It’s always fun to watch a house transform from disaster to dream home, especially when it’s done in a 30-minute TV block. While you’re at home (sitting near one of your own unfinished projects), you see people take a home no one would live in and, with a little dust and elbow grease, produce a place anyone would happily call home.
But is it really that simple? Absolutely not.
Don’t let these shows guide your real estate investments. They may be fun to watch, but there’s a lot they fail to mention.
1. Major Money Comes From the Purchase
The investors on TV make the most money because they chose the right property to buy. Investors work on the front-end (before the footage) deciding which house to buy and what location brings the most return. Sure, a great kitchen renovation benefits the house, but it’s not the primary source of profit.
2. There’s a Lot They DON’T Show
Jobs that aren’t fun (or at least dramatic) don’t make the final cut. That means they don’t include the hours spent filling out separate city permits for each construction, electrical, plumbing, or mechanical aspect of the job.
Reports aren’t fun either. So the only time you hear about things like asbestos reports is when they use them to create tension in the plot line. In reality, there’s always time, energy, and money that goes into reports and permits.
3. Prices Are Relative
We all love a good deal, but just because you see a low-priced home on TV doesn’t mean it’s reasonable for your market. Some people go searching for something priced similarly in their area. This can’t be your guide. Other investors seek to buy a home in the area they saw on TV, assuming they’ll be able to sell it for much more. Neither approach works.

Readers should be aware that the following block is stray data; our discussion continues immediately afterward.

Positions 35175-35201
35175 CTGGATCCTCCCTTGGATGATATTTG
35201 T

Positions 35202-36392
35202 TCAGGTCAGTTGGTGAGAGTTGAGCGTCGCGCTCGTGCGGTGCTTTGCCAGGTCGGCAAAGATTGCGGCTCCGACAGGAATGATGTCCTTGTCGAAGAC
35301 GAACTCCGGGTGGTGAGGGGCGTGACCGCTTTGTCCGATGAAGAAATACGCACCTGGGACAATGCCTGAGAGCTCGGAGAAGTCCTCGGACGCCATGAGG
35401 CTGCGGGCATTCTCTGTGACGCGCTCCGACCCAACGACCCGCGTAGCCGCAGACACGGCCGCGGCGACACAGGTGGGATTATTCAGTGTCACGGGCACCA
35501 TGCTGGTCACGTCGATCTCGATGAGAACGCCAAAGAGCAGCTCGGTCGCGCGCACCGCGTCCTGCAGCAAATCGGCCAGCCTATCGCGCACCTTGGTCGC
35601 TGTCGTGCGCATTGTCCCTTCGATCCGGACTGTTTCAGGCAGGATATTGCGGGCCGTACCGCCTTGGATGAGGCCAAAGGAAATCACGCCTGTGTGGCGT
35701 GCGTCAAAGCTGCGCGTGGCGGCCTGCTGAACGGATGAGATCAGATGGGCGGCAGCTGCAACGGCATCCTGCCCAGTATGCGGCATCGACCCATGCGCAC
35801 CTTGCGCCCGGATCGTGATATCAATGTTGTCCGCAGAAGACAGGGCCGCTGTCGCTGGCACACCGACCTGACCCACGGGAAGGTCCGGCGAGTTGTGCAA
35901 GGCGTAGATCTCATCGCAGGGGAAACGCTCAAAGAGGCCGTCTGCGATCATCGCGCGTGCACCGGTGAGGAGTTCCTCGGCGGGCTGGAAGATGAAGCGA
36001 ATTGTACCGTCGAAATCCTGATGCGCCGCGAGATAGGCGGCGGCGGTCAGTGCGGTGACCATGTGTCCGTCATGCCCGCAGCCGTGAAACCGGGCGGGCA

If you want to invest wisely, you MUST know the local market. Look at the base price, the after-repair value, and the potential rental return. You may be able to buy a house in the middle of nowhere for $100,000, but if it only leases for $700/month, is it worth it? Not every buy is as good as it may seem.
4. Good Contractors Are Hard to Find
The shows have their own crews. So they don’t film how they find, vet, and negotiate with contractors. It’s tough to find a contractor and crew that shows up on time and completes a job on schedule.
Plus, do you know a reasonable rate for the work? You can buy a perfect investment property at the right price but make the mistake of giving all your profit to the contractor.
5. They Always Use Their Connections
Most of the time, the budget they outline on the show doesn’t equal a realistic cost. Why? They always use their own skills or connections. Many home renovators are artists, real estate agents, or contractors themselves. Never underestimate the value of those skills. The more they rely on their own expertise, the less money they have to spend.
They also use their connections with others. Maybe they have a friend in real estate that gives them a break on commission and offers them deals before they hit the market. Or they have friends around the country who look for bargains at thrift stores and ship them their finds. Each percentage point they save and each deal they find significantly lower their overall budget.
If you’re looking for an investment property, don’t make the mistake of thinking you’ll experience your own disaster to dream conversion. Home makeovers show a great result in little time with practically no hassle. As fun as it is to watch, it’s not realistic.